By Felicia Ferguson | Photography by Brandan Babineaux
Whether he’s building luxury homes or resuscitating ones damaged by nature or neglect, Grand Bay Construction’s Chris Burch gives his time, his talents, and his heart. His soft voice and kind eyes speak of a caring soul longing to cultivate both physical and faith communities. But in 2020, a virus not only stalled but threatened the fulfillment of those dreams and desires.
COVID-19’s shutdown of international travel created a time vacuum. As a project coordinator with Third Lens, an Auburn, Alabama–based 501(c)(3) organization, Burch would normally take two to three trips a year outside of the United States to coordinate teams and plan building projects across the world. With those trips canceled, he searched for other ways to serve, but then COVID completely shuttered another mission project close to his heart: Lifeway’s World Changers. Burch had served as the volunteer construction coordinator for the student mission group’s Panama City, Florida, location for the previous five years. Describing those annual projects, he says, “It’s a very intense week, but it’s so fulfilling. I took the indefinite closure pretty hard.”
But something told him these cancellations weren’t the end. Instead, they presented a new opportunity. Burch contacted David Flatt, who had worked with the World Changers since the 1990s, to discuss Lifeway’s decision. Both men knew firsthand how the ministry filled a vital need in communities across the United States, not only for those being served but also for the students who served them. Burch says, “This ministry is too important. It can’t die, especially at a time such as this when so much healing is needed. There are too many volunteers who love doing it, and the market is already set up in these cities.” Together, they created a business plan to purchase the project’s intellectual rights and property from Lifeway. They also recruited two volunteer staff members to help until the new organization could generate funding.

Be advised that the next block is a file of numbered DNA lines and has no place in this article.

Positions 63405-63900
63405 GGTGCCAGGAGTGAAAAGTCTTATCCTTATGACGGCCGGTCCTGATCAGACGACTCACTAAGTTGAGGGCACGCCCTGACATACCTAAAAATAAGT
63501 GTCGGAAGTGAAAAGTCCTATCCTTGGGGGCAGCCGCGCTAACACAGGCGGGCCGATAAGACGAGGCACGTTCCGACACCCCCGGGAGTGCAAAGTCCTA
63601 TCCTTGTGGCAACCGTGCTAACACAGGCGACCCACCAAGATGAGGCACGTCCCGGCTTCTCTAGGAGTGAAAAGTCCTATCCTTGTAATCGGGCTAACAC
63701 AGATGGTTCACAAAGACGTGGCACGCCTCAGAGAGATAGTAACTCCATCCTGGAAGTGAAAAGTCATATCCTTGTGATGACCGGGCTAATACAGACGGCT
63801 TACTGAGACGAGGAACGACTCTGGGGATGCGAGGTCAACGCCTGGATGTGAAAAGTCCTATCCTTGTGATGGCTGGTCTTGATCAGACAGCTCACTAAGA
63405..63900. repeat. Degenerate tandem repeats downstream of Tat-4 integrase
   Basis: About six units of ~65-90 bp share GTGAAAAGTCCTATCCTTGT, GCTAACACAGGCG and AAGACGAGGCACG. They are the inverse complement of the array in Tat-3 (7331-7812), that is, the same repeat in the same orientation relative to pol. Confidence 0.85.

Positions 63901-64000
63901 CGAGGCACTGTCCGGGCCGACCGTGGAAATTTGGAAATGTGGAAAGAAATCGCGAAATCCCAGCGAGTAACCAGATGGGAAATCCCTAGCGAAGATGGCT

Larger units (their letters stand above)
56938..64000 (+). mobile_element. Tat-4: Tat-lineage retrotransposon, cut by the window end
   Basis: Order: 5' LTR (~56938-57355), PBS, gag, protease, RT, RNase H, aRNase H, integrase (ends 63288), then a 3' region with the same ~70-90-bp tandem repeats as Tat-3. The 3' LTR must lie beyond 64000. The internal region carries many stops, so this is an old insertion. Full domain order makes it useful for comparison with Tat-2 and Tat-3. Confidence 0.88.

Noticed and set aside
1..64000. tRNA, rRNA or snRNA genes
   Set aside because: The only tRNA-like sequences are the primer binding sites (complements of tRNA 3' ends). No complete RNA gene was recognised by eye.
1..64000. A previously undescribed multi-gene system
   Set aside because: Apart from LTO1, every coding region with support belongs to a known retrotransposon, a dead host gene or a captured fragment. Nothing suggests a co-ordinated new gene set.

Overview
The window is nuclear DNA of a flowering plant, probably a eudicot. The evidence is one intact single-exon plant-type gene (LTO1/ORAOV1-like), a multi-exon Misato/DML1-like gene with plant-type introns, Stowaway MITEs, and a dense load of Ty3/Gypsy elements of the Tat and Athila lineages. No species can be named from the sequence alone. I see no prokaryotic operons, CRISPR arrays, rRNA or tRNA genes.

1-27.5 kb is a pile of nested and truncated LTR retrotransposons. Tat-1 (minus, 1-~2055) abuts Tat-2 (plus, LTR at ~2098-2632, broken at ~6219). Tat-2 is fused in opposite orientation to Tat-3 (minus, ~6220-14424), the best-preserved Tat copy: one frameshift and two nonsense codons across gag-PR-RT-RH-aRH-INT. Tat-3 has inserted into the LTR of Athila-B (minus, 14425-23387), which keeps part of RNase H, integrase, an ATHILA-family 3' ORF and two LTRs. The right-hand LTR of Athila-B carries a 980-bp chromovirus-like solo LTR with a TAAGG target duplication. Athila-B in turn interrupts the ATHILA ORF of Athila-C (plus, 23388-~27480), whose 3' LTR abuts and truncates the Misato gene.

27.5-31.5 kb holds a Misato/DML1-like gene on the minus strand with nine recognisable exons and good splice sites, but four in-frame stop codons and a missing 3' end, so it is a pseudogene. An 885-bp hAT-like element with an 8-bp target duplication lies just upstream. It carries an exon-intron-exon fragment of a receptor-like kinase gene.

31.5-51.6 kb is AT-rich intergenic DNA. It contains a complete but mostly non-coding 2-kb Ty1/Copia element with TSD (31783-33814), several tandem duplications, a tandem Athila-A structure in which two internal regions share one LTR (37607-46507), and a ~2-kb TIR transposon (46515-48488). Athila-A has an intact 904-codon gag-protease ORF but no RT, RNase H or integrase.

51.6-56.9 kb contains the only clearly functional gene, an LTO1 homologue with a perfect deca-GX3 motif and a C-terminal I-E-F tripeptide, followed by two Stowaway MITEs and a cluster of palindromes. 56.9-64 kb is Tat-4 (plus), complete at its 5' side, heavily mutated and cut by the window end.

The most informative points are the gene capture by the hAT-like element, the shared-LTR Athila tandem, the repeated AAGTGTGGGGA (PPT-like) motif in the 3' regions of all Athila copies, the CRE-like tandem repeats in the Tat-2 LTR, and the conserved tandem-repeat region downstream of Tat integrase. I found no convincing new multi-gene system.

Doubts, however, filtered into Burch’s commitment to the project. “My first thought was that we’re in the middle of a pandemic,” he admits. “If we even save the organization, how many churches—which are the volunteer pipeline—are even meeting right now, and how will people find out about it? How many parents will want their kids to go to one of the project cities? What if no one signs up, and we’ve wasted these resources?” But he felt God was saying, Just move forward, step out, and trust. Do your part and leave the rest to me. “It was not a sense of ‘You have to do this or else,’ but more like ‘If you trust me, you will witness some great things that I am going to do.’” Burch recalls. “That was enough, and I was in.”
Lifeway took bids from three different groups interested in acquiring the ministry. Burch agreed to finance the purchase, trusting that the money would be available when it was needed. The amount came through, and a local attorney set up the new 501(c)(3) pro bono. Insurance coverage for the new organization was difficult to obtain but was secured two hours before the team set foot on the first property they had scheduled to refurbish this summer. World Changers was reborn as World Changers Student Missions.